Research in Motion (RIMM), the maker of BlackBerry smartphones, has in the past few weeks gone through a major management overhaul with the appointment of Thorsten Heins as the new CEO after the former co-CEO’s stepped down. But even with such a major change at the helm, there is still a lot that remains before the market can regain confidence in the company as the share price continues to sit at an all time low of around $17.

This was evident today as the stock was down a further 2% on a day that saw the NASDAQ rally to an 11 year high showing the negative outlook that the market has on RIMM. There is very little faith in the smartphone maker but when you put into account that they still hold aquite strong 30% market share in countries outside the US, they still have a fighting chance. Although the market share in the US has drastically fallen in the last three years, due to increased pressure from the iPhone and Android devices, Blackberry is still the handset of choice in emerging markets; corporations and governments all round the world.

An example of an upper hand that Blackberry holds is with its lower end curve series of handsets that are cheaper and specifically geared to entry level users and emerging markets. This strategy works well especially when you put into account the fact that the iPhone and Android devices are largely viewed as too expensive as cell phone companies don’t subsidize the cost like they do in the US.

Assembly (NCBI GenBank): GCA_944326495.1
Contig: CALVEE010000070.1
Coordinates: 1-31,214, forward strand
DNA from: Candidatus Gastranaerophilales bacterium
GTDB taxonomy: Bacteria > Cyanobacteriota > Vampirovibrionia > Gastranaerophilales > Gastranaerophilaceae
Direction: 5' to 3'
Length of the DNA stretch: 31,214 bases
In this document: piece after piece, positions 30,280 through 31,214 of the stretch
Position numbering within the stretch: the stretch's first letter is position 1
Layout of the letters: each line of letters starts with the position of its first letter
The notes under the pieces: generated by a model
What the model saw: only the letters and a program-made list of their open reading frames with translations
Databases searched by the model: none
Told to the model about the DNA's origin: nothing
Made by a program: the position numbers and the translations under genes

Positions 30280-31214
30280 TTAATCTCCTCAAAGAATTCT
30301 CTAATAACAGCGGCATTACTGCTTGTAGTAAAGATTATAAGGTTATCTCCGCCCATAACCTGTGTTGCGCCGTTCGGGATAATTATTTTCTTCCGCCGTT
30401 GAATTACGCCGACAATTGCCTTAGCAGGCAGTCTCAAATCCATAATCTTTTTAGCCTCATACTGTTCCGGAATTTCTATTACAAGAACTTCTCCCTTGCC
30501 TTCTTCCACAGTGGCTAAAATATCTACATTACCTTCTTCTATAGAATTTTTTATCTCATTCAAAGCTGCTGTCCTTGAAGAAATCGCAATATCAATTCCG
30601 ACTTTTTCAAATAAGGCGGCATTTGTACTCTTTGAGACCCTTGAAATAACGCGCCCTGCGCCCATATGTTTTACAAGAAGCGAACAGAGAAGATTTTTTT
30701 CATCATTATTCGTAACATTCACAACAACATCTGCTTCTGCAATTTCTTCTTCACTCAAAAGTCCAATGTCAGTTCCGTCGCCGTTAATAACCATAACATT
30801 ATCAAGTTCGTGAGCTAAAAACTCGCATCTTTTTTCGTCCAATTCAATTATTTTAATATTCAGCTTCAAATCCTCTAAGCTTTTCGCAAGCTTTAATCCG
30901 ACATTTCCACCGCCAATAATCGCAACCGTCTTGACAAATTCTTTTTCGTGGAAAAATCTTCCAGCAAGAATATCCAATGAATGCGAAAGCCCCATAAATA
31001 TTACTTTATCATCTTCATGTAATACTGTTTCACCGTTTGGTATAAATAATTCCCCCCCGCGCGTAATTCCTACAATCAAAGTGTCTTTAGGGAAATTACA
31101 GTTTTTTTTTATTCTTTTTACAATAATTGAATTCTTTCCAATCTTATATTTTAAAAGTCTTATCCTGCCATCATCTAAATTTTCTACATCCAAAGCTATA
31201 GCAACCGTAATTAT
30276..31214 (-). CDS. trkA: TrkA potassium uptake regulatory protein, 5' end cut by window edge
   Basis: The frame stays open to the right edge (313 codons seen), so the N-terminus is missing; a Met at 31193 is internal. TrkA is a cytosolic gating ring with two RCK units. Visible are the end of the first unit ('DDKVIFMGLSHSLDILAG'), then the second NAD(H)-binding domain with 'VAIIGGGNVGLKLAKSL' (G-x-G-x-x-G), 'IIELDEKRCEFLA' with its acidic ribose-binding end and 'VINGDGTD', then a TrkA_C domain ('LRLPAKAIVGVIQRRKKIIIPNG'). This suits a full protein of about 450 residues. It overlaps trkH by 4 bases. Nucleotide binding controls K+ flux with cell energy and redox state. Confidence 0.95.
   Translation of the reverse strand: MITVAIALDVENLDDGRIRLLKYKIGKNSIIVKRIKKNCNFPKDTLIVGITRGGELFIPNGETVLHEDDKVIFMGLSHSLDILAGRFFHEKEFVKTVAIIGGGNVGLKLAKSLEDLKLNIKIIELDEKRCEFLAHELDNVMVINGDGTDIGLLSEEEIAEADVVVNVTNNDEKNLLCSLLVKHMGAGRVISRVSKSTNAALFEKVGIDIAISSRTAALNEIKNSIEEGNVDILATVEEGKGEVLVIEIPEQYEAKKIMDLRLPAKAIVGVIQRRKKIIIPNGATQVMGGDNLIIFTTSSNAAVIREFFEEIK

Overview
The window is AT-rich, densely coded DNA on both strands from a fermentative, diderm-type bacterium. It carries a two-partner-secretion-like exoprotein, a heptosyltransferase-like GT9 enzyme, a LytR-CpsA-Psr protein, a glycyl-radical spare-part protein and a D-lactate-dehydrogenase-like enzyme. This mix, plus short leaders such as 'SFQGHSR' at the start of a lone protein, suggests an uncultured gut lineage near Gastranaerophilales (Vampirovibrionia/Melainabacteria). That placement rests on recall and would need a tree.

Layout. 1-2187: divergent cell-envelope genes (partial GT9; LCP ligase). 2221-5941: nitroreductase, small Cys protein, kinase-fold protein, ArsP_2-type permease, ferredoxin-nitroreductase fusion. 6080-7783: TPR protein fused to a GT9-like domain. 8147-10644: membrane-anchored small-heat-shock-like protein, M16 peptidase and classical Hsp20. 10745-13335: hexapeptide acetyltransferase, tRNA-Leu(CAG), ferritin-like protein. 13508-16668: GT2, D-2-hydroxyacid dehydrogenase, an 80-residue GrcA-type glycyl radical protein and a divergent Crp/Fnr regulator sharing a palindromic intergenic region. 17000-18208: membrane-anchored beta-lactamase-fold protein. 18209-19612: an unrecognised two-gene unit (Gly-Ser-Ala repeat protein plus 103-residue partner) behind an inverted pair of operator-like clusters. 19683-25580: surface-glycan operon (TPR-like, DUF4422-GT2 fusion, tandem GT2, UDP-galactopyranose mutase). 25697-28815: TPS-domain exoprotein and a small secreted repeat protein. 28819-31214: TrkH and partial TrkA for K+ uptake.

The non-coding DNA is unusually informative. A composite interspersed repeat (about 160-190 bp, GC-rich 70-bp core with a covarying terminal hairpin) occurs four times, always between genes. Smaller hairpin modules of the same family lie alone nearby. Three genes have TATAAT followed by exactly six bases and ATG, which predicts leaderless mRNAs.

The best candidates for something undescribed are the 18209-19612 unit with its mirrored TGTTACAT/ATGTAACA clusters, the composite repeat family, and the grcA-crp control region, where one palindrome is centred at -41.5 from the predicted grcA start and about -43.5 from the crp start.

Moving over to companies and governments, they represent a market share that has a heavy reliance on the blackberry smartphones and the security aspect of their OS. This particular market share is crucial because its not necessarily committed to the blackberry line, but they are deeply investment in the blackberry infrastructure.

This isn’t to say that they will not leave if need be, but their turnover isn’t as much as the personal consumers particularly because they need secure devices for their employees. They are attracted by milestones like having the Blackberry Playbook as the first tablet certified for use by the Federal government because of its secure capabilities. This attributes are essential and if they can build on this, RIM can recapture their fallen market share.

Some of the critics have argued that RIM should look to immediately license the upcoming Blackberry 10 to hardware manufacturers like Samsung and LG, but my opinion is that they can afford to wait and not rush into it. The reason I say this is, Google will soon begin to develop specific hardware for the Android OS thanks to their recent acquisition of Motorola Mobility, and although Samsung and the others will still have access to the software, it is clear that their competitiveness will be affected. Therefore RIM can afford to wait and focus on developing the handsets for the new software.

For the upcoming year, we can expect the release of the upgraded tablet software Playbook OS2.0 in February followed by the new line of Blackberry 10 phones slated to be released later in the year. How they execute these releases will be key and will have great influence on how people view the brand as a whole. They will need to invest more on marketing these products and making clear the differentiation and advantages that they have over the competition.

Full disclosure : I am a blackberry user and abuser and that might reflect in this blogpost. Forgive the bias and please let me what your view is on RIMM.

http://themarketsection.com/2012/02/03/dont-count-rim-out-yet/

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66%
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3 votes

  RIMM - the cheapest growth stock ?